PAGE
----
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Land purchased by family members for business purposes not subject to Stack v Dowden presumption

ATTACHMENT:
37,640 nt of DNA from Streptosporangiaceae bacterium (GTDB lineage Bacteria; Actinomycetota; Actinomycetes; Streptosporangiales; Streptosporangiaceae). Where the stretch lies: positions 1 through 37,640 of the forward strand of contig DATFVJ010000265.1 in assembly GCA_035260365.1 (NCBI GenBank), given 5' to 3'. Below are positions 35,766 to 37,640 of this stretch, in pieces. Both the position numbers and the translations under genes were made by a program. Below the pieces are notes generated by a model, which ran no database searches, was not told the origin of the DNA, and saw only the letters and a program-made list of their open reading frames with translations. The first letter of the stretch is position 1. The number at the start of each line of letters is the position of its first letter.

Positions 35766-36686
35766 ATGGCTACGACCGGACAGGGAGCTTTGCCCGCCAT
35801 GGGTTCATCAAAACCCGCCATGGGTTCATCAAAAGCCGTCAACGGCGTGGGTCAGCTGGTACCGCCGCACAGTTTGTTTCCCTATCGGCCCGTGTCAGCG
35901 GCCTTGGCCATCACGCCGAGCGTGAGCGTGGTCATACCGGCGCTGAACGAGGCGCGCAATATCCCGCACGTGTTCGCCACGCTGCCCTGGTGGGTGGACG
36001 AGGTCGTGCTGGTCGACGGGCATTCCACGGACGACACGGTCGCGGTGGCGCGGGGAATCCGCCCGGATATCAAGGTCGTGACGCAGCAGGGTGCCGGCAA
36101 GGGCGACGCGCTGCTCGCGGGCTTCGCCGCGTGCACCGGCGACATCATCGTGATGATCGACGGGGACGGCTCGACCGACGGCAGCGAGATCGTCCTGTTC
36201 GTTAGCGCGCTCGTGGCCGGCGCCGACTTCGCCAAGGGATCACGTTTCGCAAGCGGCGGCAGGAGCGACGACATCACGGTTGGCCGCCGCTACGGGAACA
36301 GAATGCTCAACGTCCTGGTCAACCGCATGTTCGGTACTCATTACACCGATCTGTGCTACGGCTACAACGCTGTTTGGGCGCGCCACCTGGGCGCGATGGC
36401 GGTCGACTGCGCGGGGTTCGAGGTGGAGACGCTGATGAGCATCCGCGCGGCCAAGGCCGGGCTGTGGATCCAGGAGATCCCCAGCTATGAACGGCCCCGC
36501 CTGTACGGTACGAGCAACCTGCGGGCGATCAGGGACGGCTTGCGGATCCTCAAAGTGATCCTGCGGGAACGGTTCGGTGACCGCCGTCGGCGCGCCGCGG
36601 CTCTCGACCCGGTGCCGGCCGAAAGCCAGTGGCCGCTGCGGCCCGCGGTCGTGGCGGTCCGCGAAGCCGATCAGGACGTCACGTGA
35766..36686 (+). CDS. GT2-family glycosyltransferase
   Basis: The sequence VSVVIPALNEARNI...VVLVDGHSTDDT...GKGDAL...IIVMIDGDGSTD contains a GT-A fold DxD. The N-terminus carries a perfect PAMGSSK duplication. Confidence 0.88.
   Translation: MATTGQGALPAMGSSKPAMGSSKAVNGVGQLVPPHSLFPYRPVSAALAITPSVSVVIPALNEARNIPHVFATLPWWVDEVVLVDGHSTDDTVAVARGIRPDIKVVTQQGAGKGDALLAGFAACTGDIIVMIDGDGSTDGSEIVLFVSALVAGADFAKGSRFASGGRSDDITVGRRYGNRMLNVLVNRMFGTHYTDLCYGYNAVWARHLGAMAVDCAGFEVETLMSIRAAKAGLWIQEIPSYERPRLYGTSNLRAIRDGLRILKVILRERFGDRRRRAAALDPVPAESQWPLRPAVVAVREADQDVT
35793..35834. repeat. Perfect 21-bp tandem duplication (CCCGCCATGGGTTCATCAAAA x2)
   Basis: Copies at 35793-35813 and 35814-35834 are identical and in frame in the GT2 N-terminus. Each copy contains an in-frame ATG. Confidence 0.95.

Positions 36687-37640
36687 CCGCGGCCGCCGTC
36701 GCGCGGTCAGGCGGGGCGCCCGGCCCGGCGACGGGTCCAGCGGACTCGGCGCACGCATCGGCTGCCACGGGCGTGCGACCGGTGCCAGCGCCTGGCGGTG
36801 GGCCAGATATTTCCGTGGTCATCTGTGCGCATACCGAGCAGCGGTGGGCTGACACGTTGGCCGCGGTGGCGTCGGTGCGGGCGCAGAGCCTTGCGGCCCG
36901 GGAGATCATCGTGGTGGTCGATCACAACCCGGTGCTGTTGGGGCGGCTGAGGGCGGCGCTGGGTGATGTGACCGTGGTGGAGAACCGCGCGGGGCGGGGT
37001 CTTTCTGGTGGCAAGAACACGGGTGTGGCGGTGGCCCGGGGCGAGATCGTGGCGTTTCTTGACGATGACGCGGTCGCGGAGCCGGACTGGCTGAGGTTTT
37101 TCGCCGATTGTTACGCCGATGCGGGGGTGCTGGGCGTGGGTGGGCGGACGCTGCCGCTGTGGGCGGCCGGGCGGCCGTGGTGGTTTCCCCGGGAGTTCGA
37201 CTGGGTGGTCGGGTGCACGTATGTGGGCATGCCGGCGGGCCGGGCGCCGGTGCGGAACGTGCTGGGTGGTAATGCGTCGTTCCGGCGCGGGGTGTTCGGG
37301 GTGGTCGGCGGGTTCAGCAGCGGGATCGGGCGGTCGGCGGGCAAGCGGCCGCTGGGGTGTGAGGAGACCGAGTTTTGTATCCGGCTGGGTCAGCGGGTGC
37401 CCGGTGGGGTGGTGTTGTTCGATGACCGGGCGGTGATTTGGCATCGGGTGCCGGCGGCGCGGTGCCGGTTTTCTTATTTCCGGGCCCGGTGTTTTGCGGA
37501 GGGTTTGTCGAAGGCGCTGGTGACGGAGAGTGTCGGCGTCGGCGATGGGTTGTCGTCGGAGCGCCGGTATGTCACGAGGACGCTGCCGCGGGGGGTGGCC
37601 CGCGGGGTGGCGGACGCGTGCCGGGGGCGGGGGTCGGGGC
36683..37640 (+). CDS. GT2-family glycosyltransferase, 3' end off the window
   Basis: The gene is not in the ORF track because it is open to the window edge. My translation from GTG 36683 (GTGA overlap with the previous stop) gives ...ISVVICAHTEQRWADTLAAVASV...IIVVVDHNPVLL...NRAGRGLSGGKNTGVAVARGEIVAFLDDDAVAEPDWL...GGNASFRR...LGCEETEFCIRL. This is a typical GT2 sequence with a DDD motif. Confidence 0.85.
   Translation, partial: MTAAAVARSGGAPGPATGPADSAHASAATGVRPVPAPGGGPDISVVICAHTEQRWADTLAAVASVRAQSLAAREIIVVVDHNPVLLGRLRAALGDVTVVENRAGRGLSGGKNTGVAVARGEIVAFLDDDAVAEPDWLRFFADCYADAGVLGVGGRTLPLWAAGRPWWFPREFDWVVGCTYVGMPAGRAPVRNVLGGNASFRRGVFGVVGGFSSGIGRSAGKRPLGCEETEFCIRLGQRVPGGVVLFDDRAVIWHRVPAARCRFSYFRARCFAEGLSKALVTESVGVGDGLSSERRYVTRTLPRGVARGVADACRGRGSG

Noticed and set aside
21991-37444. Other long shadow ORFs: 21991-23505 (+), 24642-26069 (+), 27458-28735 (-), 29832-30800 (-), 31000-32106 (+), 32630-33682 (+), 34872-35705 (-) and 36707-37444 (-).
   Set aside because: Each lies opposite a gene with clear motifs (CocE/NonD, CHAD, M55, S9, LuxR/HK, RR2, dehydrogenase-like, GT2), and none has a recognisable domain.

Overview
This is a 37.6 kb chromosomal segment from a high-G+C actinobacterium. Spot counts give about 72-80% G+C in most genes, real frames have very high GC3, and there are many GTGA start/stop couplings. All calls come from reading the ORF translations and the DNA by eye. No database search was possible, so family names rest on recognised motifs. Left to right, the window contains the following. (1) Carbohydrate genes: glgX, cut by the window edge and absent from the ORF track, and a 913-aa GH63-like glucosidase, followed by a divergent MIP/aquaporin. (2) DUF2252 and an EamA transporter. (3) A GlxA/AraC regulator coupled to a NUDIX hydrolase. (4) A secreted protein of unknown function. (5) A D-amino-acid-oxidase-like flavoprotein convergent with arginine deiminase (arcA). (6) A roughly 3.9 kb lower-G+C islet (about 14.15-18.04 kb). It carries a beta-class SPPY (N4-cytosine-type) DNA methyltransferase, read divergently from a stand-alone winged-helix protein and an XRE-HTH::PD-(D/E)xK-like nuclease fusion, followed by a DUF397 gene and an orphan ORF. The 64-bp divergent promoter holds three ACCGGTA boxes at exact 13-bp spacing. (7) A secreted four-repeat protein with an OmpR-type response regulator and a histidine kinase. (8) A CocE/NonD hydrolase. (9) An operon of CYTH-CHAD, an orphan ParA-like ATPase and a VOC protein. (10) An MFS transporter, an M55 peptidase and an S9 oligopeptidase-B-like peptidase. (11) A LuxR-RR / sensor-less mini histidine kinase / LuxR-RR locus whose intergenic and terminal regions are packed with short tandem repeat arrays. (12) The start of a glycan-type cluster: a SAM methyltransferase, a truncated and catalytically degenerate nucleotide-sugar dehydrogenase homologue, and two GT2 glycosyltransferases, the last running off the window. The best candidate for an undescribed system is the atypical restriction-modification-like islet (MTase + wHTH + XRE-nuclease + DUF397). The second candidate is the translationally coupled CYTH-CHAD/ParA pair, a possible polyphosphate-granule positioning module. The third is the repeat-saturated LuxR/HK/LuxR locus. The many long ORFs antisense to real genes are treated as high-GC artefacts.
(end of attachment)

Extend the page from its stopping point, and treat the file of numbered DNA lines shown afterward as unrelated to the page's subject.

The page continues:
<!-- wp:paragraph --> <p><strong><u>Case comment on Williams v Williams [2024] EWCA Civ 42</u></strong></p> <!-- /wp:paragraph --> <!-- wp:paragraph --> <p>In the recent case of <em>Williams v Williams </em>the Court of Appeal looked at the question of whether the presumption laid down in <em>Stack v Dowden</em> [2007] UKHL 17 (namely that property purchased in joint names is also held as joint tenants in equity) applies more broadly than simply where that property is purchased by cohabitants or persons in the “domestic consumer context”.</p> <!-- /wp:paragraph --> <!-- wp:paragraph --> <p>Nugee LJ giving the judgment on behalf of the court, held that whilst it may apply more broadly it is absolutely clear it does not apply to properties bought for business purposes, even where the co owners are family members. This is because there is a clear and historic presumption that where property is bought for business purposes (whether by a partnership or not) the parties do not intend survivorship to operate, and therefore necessarily they must intend to hold as tenants in common.</p> <!-- /wp:paragraph --> <!-- wp:paragraph --> <p>Notably, the court commented there might be “strong arguments” in favour of the <em>Stack </em>presumption applying where property is purchased for business purposes by a couple in an intimate relationship, given the inevitable interplay of “mutual affection and sharing of both financial and other resources rather than commercial considerations” (para 54). Arguably, this simply reflects the likelihood that the nature of the relationship itself will amount to an effective rebuttal of the presumption against survivorship in those circumstances.</p> <!-- /wp:paragraph --> <!-- wp:paragraph --> <p>It is of assistance that the court reiterated that the <em>Stack </em>presumption of joint beneficial tenancy in the absence of an express declaration of trust to the contrary, is not simply a result of the operation of the mantra of ‘equity follows the law’ but based on two much more fundamental justifications arising from context, as was made clear in <em>Jones v Kernott</em>:</p> <!-- /wp:paragraph --> <!-- wp:list {"ordered":true} --> <ol><!-- wp:list-item --> <li>“The first is implicit in the nature of the enterprise. If a couple in an intimate relationship (whether married or unmarried) decide to buy a house or flat in which to live together, almost always with the help of a mortgage for which they are jointly and severally liable, that is on the face of things a strong indication of emotional and economic commitment to a joint enterprise." (<em>Jones </em>at para 19)</li> <!-- /wp:list-item --> <!-- wp:list-item --> <li>Secondly, that not only do parties in “a trusting personal relationship” generally not hold each other to account financially, but in many cases it is of great practical difficulty to attempt to do so. (<em>Jones </em>&nbsp;para 22)</li> <!-- /wp:list-item --></ol> <!-- /wp:list --> <!-- wp:paragraph --> <p><strong>The facts in <em>Williams v Williams</em></strong></p> <!-- /wp:paragraph --> <!-- wp:paragraph --> <p>In <em>Williams</em>, the business property in question comprised a two-part family farm, Crythan Farm and Cefn Coed Farm. Both purchased in the joint names of Mr and Mrs Williams and their son Dorian who ran the farm as a partnership of equal shares formed by deed. This was an unusual case in that the parties agreed that the intention was for all three to own equally (they all having contributed equally including by virtue of a mortgage in joint names). The issue was as to mechanism and whether Mrs Williams’ beneficial share had, following her death, accrued to the others by virtue of survivorship, or whether it passed according to the terms of her will.</p> <!-- /wp:paragraph --> <!-- wp:paragraph --> <p>The Court noted the long standing presumption that those acquiring property for business purposes do not intend survivorship to operate and concluded that where property is owned by a couple and a third party, particularly where there is evidence of accounting between the parties (such as by way of partnership management accounts or the taking of rents) the appropriate starting point is that the property is owned as tenants in common.</p> <!-- /wp:paragraph --> <!-- wp:paragraph --> <p>Fundamentally, in <em>Williams</em>, the context was “very different” to that in <em>Stack </em>in that whilst it in part provided a home for Mr and Mrs Williams it was “primarily a business which provided their livelihood” (para 54).</p> <!-- /wp:paragraph --> <!-- wp:paragraph --> <p><strong>Key takeaways</strong></p> <!-- /wp:paragraph --> <!-- wp:paragraph --> <p>This is a particularly important decision for the many disputes involving family businesses which extend beyond simply cohabitants or husband and wife and incorporate co-ownership of land with other family members. These are very often property holdings which have the added complexity of encompassing dual-use land such as farmland incorporating a family home (such as in <em>Williams</em>) or where the family home is located above business premises below.</p> <!-- /wp:paragraph --> <!-- wp:paragraph --> <p>It is now beyond doubt that outside of the pure cohabitation context (unless an express declaration of beneficial interest is made) the court will very likely assume that co-owners of business or mixed business/domestic property intended to hold as beneficial tenants in common rather than joint tenants.</p> <!-- /wp:paragraph --> <!-- wp:paragraph --> <p>It also raises the knotty question of whether in a different case (one in which parties did dispute the quantum of beneficial shares), whether the starting-point of common intention constructive trust reasoning would also give way in favour of the more commercially focused resulting trust analysis.</p> <!-- /wp:paragraph --> <!-- wp:paragraph --> <p><em>In short, in cases where property is co-owned by more than just the couple themselves, will the law now also presume their intention was to own in shares proportionate to their financial contributions – even as between the couple themselves?</em></p> <!-- /wp:paragraph --> <!-- wp:paragraph --> <p>This also poses potentially very significant difficulties in terms of inheritance planning for families who may well be operating on the assumption that their partner and later children will acquire by way of survivorship on their death, thus avoiding otherwise potentially onerous inheritance tax implications.</p> <!-- /wp:paragraph --> <!-- wp:paragraph --> <p>Consideration should particularly be given as to whether this issue applies where purchases predate the introduction of the TR1, which now prompts parties to declare at purchase their intentions as to beneficial ownership, as it did in <em>Williams</em>.</p> <!-- /wp:paragraph --> <!-- wp:paragraph --> <p><strong>Harriet is a specialist family finance practitioner regularly undertaking instructions in TLATA 1996 claims. Harriet also has a breadth of experience in financial remedies cases involving family businesses and issues arising where property is owned jointly by one or both of the couple at the heart of the matter and third parties.</strong></p> <!-- /wp:paragraph -->